We tend to cringe when we hear politicians tell the general public to buy something. When elected officials endorse a certain product it can create the perception they are paying special favors.
But we would have a hard time criticizing the Maine Republicans and Democrats who are urging anyone listening to buy lobster. That’s because their intentions are good, and they are elevating an issue of significant importance to the entire state.
Let’s be clear, though. Asking people to buy more lobster is a short-term response. If politicians are serious about generating more demand to meet Maine’s potentially record-breaking supply, they must work with local fishermen and dealers to find long-term solutions through much more marketing, developing more specialty products or possibly opening or expanding more processing facilities in the state.
Still, keeping the lobster glut issue a high-profile one may only help spark people’s interest in purchasing the crustaceans. The New York Times outlined the problem in an article on July 28, and American Public Media spotlighted it on Aug. 10. Many news organizations covered the story of Canadian lobstermen blocking truckloads of Maine lobster from being delivered to processing plants in Canada that make products such as frozen lobster meat.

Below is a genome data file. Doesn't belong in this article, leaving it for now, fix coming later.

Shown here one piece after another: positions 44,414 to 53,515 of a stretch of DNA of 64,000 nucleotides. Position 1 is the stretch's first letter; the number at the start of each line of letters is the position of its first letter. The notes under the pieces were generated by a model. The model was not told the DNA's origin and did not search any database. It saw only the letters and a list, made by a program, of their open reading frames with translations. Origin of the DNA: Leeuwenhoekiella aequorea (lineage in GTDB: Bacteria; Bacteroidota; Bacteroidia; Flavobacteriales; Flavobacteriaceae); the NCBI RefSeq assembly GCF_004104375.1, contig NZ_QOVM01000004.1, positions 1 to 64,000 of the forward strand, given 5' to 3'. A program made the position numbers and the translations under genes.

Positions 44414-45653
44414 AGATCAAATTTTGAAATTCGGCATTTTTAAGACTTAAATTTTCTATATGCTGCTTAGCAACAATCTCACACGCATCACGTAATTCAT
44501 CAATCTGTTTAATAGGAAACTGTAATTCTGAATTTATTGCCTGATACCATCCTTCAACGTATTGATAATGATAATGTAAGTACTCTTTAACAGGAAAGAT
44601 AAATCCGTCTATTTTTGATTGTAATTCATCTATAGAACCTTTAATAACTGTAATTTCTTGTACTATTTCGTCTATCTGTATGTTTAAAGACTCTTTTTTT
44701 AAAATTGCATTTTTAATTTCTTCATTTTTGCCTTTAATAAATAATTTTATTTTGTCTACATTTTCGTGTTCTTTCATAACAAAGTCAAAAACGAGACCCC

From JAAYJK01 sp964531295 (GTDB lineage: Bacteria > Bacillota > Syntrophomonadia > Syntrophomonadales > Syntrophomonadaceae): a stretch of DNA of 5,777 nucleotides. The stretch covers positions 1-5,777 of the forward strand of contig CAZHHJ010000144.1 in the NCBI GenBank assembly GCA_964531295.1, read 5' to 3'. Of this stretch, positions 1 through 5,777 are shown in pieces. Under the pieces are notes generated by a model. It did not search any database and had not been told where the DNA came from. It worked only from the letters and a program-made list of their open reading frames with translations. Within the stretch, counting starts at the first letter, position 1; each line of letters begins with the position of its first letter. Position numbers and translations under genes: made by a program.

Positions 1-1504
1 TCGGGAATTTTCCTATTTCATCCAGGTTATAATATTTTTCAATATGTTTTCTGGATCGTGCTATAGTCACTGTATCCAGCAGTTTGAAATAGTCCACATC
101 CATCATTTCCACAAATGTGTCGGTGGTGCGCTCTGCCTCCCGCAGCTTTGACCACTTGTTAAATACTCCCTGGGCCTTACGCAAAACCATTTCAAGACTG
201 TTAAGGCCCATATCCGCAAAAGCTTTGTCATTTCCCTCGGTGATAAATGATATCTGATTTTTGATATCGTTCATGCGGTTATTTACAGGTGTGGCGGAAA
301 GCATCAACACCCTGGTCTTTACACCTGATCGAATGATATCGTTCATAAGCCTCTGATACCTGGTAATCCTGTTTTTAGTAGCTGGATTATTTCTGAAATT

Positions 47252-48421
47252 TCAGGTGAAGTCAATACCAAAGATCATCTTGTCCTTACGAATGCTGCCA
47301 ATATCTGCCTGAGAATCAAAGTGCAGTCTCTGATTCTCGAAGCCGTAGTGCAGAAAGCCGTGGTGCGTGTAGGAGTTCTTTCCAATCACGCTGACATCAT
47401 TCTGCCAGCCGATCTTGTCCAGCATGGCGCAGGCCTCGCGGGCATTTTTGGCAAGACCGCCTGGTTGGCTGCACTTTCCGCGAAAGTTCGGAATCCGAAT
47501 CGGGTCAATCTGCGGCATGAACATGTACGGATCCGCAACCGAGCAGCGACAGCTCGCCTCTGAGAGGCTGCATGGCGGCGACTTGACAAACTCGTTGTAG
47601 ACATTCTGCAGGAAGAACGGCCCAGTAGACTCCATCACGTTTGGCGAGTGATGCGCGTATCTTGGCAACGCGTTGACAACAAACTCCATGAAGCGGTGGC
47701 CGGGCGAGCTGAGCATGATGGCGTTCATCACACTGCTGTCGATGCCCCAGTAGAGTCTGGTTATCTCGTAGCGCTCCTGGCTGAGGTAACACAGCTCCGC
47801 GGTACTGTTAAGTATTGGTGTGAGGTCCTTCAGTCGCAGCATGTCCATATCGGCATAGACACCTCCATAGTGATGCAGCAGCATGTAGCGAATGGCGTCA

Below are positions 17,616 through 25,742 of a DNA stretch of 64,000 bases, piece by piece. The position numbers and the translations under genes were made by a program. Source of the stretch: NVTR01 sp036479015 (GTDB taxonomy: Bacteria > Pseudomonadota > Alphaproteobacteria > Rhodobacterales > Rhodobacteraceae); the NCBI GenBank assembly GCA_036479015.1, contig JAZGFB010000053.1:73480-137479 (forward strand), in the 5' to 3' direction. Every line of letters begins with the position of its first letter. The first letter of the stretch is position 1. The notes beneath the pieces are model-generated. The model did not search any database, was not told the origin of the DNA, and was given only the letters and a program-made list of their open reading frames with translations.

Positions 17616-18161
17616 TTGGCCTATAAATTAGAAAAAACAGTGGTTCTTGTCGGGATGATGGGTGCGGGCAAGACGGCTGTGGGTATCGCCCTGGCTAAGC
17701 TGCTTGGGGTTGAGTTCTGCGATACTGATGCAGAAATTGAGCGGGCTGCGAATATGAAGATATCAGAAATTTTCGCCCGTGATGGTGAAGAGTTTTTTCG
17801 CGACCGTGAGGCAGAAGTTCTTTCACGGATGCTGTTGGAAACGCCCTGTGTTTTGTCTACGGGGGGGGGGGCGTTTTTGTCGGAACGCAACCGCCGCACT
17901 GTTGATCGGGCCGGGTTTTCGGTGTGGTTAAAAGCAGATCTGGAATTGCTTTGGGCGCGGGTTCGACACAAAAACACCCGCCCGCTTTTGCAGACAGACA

Adding to the national coverage, U.S. Rep. Chellie Pingree, D-1st District, sent a letter to the head of every large cruise ship company visiting Portland this year and asked them to buy Maine lobster for their thousands of passengers while they’re in port (even though the cruise ships may have already arranged their food contracts). And at the end of his weekly radio address on Saturday, Republican Gov. Paul LePage said, “Enjoy your weekend, and go buy some lobster.”
Rep. Walter Kumiega, of Deer Isle, gave the Democratic weekly radio address and, though he didn’t tell people to buy the crustaceans, made it clear that supply is outpacing demand. On top of the address, Democrats are holding lobster bakes this Saturday on the Damariscotta River and Sunday in Freeport.
Usually the radio addresses from each party are duel-like, but this week they were rather similar. Kumiega said Maine should be working to facilitate more lobster processing plants, possibly through tax incentives. He called for increasing marketing worldwide, in addition to research and development bonds to help find smarter ways to ship and process lobster.
LePage agreed that Maine, not Canada, should be processing its lobster. To improve the situation, he called for a well-educated workforce, infrastructure able to support commerce, reduction in red tape and incentives to attract businesses such as lobster processors.
We hope Maine’s political leaders realize there are more similarities than differences in their ideas and that they move beyond party ideologies — and publicly asking people to purchase more lobster — and get to work setting up a plan for future lobster harvests.
The state is facing a good problem: The large number of landings presents a possibility for economic development. It’s just not a problem Mainers alone can eat their way through. The state’s delicious protein needs to find more mouths in an expanded market.